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    Dundalk TD says Ireland could be a ‘renewables superpower’


    December 5, 2022 - Olivia Ryan

     

      Climate change and the problems at Carlinn Hall in Dundalk were highlighted by Louth TD Ruairí Ó Murchú in the Dáil this week.

      Deputy Ó Murchú’s comments about the ongoing situation at Carlinn Hall, where residents are paying huge sums for their communal heating because the system uses gas and not biofuel or geothermal, came during debates in the Dáil about the recent climate summit, COP27.

      Deputy Ó Murchú said: “Many have spoken about the difficulties surrounding COP27 and about what the people have not signed up for. We want to make whatever moves we can away from fossil fuels. District heating can be one of those solutions.”

      “I once again bring up the issue of communal heating systems that are now being powered by gas. A feasibility study has already started around geothermal in respect of Carlinn Hall, Dundalk.”

      “None of this will work in this shift, however, unless we have a grant scheme in place to facilitate this communities, for example in the areas of geothermal or woodchip.”

      “Beyond that, we will need mitigations. I thought the temporary business energy support scheme, TBESS, could have been a means by which we facilitated those residents who are under severe pressure.”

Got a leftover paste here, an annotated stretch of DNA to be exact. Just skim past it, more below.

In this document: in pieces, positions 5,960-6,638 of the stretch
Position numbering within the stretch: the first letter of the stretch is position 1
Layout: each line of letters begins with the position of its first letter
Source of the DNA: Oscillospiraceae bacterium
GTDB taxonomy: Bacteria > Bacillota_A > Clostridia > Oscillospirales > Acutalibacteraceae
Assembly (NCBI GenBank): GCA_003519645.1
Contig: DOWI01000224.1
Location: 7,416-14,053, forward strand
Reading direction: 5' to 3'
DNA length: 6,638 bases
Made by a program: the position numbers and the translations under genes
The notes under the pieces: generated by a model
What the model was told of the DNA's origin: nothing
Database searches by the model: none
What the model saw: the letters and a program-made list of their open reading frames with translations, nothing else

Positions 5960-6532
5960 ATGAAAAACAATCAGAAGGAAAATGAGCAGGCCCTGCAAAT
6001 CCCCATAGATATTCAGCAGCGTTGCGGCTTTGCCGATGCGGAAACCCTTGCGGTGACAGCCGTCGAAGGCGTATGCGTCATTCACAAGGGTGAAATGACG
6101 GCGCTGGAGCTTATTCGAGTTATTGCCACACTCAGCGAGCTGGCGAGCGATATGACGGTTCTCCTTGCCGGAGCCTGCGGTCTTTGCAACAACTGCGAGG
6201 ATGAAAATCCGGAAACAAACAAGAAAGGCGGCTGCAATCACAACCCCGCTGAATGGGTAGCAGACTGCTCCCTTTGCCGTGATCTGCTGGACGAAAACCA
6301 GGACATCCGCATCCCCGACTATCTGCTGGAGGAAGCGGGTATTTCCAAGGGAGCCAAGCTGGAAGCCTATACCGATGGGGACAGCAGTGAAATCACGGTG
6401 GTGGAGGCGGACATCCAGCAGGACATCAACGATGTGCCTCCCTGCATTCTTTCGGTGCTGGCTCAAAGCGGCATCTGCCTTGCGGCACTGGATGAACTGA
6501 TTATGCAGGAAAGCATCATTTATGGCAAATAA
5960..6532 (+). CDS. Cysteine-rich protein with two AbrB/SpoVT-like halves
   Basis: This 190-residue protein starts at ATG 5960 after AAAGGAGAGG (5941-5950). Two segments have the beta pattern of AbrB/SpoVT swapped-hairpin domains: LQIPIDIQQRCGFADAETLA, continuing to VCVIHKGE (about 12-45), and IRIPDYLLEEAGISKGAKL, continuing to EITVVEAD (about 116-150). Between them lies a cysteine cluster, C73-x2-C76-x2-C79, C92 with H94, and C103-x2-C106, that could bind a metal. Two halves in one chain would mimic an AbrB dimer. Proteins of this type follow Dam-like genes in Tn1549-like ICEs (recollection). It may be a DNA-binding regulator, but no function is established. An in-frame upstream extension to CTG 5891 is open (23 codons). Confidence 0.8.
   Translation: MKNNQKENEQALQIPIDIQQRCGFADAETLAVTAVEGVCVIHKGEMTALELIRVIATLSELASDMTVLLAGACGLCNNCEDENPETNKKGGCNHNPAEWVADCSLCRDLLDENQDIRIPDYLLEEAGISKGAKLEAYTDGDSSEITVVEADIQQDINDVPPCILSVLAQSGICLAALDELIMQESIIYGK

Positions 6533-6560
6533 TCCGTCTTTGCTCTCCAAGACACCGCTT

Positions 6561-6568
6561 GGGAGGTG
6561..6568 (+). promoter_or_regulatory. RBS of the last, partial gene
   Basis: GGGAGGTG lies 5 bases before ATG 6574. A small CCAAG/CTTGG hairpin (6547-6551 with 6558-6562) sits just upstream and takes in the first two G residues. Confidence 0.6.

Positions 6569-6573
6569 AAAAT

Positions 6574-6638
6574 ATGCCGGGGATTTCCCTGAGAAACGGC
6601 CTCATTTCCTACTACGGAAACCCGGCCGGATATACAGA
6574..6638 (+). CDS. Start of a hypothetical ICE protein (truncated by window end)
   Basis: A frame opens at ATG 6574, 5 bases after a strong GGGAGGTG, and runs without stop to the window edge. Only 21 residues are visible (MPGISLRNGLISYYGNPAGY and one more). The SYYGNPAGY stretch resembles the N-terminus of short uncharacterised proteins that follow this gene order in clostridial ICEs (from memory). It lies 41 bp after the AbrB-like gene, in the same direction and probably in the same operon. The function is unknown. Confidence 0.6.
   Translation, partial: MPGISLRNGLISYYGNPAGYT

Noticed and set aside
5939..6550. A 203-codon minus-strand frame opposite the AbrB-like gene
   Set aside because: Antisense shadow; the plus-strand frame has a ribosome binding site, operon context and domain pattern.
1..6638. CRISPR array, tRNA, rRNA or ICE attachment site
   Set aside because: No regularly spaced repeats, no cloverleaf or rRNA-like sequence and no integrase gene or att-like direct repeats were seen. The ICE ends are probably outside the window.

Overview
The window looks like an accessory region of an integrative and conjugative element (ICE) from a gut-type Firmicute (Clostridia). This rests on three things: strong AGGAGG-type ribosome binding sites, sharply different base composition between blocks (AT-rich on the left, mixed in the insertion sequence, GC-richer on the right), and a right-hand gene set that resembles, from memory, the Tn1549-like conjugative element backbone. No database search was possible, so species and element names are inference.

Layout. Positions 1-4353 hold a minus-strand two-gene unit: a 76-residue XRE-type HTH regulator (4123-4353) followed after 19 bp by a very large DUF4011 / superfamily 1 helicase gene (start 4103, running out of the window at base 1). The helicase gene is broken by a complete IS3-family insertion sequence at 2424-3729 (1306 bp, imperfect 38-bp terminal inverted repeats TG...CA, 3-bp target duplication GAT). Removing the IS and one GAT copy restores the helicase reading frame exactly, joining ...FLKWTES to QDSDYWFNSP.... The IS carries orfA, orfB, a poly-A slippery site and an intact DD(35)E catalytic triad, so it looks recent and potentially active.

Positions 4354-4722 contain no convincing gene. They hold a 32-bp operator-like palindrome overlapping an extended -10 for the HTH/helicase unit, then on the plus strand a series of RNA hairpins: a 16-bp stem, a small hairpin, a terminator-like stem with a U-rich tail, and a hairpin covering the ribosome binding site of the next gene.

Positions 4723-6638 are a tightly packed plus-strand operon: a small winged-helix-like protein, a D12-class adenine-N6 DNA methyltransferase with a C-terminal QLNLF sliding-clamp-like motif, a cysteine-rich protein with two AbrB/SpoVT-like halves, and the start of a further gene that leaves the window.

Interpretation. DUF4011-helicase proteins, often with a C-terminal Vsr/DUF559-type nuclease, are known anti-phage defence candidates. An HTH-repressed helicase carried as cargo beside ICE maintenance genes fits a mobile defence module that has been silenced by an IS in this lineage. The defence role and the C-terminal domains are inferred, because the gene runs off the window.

“That is an opportunity that has been missed. We need a bespoke solution to get people through this winter. Thereafter, we can help them to switch to a better system and we can get that all-round improvement.”

      He added that Ireland could be “a renewables superpower.”

      “We could be the renewables superpower or the offshore wind superpower, but we know we are behind where we need to be on the basis of our planning infrastructure that is not fit for purpose.”

      “At this point, we know we do not have ports that are fit to deliver the sort of infrastructure we will need. We just have to do all this better and faster. We have absolutely no choice. In that regard, the Government needs to show the ins and outs of how we are going to deliver the wins as regards solar energy, farming and anaerobic digestion, and green hydrogen across the board; whatever is needed. We have seen some wins in respect of public transport, some of which relates to financial incentives and the idea of reducing fares, but, as I said, it needs to be faster and better’.

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